SecondMarket, which runs a market for trading stocks in private companies, is moving into regional and community banks.
That's quite a shift for the New York company, which since 2008 has created a booming business making a marketplace for people looking to unload private shares of hot tech startups such as Twitter, Yelp, and Facebook.
Surely the driving force behind this strategy is the resurgent tech IPO market. More specifically, Facebook, which is aiming to go public this Spring in what is expected to be the biggest Internet IPO in history. Facebook has been the most actively traded stock on SecondMarket since the company launched its private stock market.
While a SecondMarket representative said the move into banks is unrelated to the Facebook IPO, she also said the company has been anticipating the IPO for the last 18 months and, as a result, has been meeting with many of the most prominent VC-backed private companies.
In other words, it's been looking for more customers for a long time.
SecondMarket said it plans to have six banks signed up for its pilot program by the end of the month but that it couldn't yet name them. Its aim is to extend its customer base, giving someone who owns private stock in a small bank in Texas the ability to trade it as someone now can with a Facebook share.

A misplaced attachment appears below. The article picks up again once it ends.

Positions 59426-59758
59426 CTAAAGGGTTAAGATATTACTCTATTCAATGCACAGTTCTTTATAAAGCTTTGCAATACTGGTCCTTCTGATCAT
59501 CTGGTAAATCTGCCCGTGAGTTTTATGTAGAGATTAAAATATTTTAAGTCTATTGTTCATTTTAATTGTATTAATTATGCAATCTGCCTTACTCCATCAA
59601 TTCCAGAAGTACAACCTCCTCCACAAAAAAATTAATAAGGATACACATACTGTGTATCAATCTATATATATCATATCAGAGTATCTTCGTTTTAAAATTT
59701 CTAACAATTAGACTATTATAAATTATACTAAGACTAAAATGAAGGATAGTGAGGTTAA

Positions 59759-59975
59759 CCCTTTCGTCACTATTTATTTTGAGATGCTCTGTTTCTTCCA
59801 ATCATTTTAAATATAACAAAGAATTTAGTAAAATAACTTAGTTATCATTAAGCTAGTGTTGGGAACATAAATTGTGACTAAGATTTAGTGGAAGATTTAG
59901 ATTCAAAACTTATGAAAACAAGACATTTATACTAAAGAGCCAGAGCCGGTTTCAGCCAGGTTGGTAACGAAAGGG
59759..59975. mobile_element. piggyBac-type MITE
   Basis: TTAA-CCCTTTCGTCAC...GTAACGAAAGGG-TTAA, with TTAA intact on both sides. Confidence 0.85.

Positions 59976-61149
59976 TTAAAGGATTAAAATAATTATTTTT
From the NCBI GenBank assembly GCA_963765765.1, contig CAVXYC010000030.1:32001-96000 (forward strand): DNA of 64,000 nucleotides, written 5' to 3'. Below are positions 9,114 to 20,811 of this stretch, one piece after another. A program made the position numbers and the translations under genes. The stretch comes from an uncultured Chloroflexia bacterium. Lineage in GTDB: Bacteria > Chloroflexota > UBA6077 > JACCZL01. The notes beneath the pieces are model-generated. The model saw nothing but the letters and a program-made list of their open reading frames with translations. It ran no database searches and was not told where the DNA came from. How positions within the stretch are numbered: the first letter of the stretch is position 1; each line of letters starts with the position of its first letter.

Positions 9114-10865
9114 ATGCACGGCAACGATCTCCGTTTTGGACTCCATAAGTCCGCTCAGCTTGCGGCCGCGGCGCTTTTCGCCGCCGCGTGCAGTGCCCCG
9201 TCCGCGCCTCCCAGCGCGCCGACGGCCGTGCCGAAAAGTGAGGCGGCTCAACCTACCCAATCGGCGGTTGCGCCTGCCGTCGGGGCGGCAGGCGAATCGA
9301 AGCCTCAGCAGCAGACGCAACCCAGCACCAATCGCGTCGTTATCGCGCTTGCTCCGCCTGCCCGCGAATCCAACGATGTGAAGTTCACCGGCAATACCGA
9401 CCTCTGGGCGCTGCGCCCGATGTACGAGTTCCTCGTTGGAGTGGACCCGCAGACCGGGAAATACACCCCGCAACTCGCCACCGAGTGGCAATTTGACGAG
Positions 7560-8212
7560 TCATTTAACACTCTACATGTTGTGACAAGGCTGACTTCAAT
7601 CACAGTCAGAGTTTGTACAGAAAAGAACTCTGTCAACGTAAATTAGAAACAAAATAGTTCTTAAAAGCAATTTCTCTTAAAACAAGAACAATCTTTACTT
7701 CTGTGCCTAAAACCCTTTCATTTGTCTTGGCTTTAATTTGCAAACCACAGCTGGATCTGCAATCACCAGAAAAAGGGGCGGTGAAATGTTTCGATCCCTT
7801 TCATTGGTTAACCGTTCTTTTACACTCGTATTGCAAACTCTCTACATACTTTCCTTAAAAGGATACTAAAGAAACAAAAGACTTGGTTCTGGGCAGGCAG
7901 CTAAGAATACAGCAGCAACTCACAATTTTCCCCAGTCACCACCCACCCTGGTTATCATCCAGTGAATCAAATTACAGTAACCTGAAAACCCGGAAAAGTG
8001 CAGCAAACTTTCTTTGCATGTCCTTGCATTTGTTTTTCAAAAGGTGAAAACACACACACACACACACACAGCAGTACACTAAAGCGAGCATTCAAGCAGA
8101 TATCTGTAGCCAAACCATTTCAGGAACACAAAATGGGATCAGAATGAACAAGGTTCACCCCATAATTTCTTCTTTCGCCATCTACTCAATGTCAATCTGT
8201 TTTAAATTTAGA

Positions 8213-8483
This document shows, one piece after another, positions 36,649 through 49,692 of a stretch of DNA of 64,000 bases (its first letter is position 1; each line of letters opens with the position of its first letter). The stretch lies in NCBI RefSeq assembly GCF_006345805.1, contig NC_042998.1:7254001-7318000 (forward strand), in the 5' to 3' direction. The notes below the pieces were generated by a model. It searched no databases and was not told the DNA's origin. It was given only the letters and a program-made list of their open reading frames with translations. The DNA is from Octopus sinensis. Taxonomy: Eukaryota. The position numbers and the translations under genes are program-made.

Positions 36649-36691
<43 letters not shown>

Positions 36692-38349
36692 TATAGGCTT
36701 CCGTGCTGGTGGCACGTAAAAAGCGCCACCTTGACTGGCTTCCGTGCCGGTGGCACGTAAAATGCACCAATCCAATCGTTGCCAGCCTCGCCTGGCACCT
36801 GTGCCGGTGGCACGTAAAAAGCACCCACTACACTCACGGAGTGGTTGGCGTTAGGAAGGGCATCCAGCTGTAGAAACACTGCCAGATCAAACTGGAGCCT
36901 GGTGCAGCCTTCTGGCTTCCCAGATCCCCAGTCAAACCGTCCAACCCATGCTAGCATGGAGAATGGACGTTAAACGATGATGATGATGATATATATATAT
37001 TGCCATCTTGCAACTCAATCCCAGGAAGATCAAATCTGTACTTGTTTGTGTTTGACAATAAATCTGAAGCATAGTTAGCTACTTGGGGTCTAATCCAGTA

Is this a good idea? Felix Salmon, of Reuters, writes that it could be very good for the banking industry, in part because community banks have hardly any way to raise capital, with the exception of selling the bank outright. Check out his smart piece here.
It's also wise for SecondMarket. SecondMarket and rival SharesPost have been successful because it takes far longer for companies to go public nowadays, particularly compared with the late 1990s, when some startups would IPO before they were even two years old.
Because of that, employees and former employees at tech startups see their stock options vest long before the company goes public (if that happens at all). These private markets rose up as a way to let those people sell some of their holdings. Almost 80 percent of the sellers on SecondMarket are ex-employees.
Even so, while it's taking longer to get there, tech IPOs are making a comeback, and that means SecondMarket, which takes a 3 percent to 5 percent transaction fee, is losing business. Just today, for instance, Yelp--also a favorite on SecondMarket--spelled out its plans to go public, confirming that come March it will no longer be a source of revenue for SecondMarket.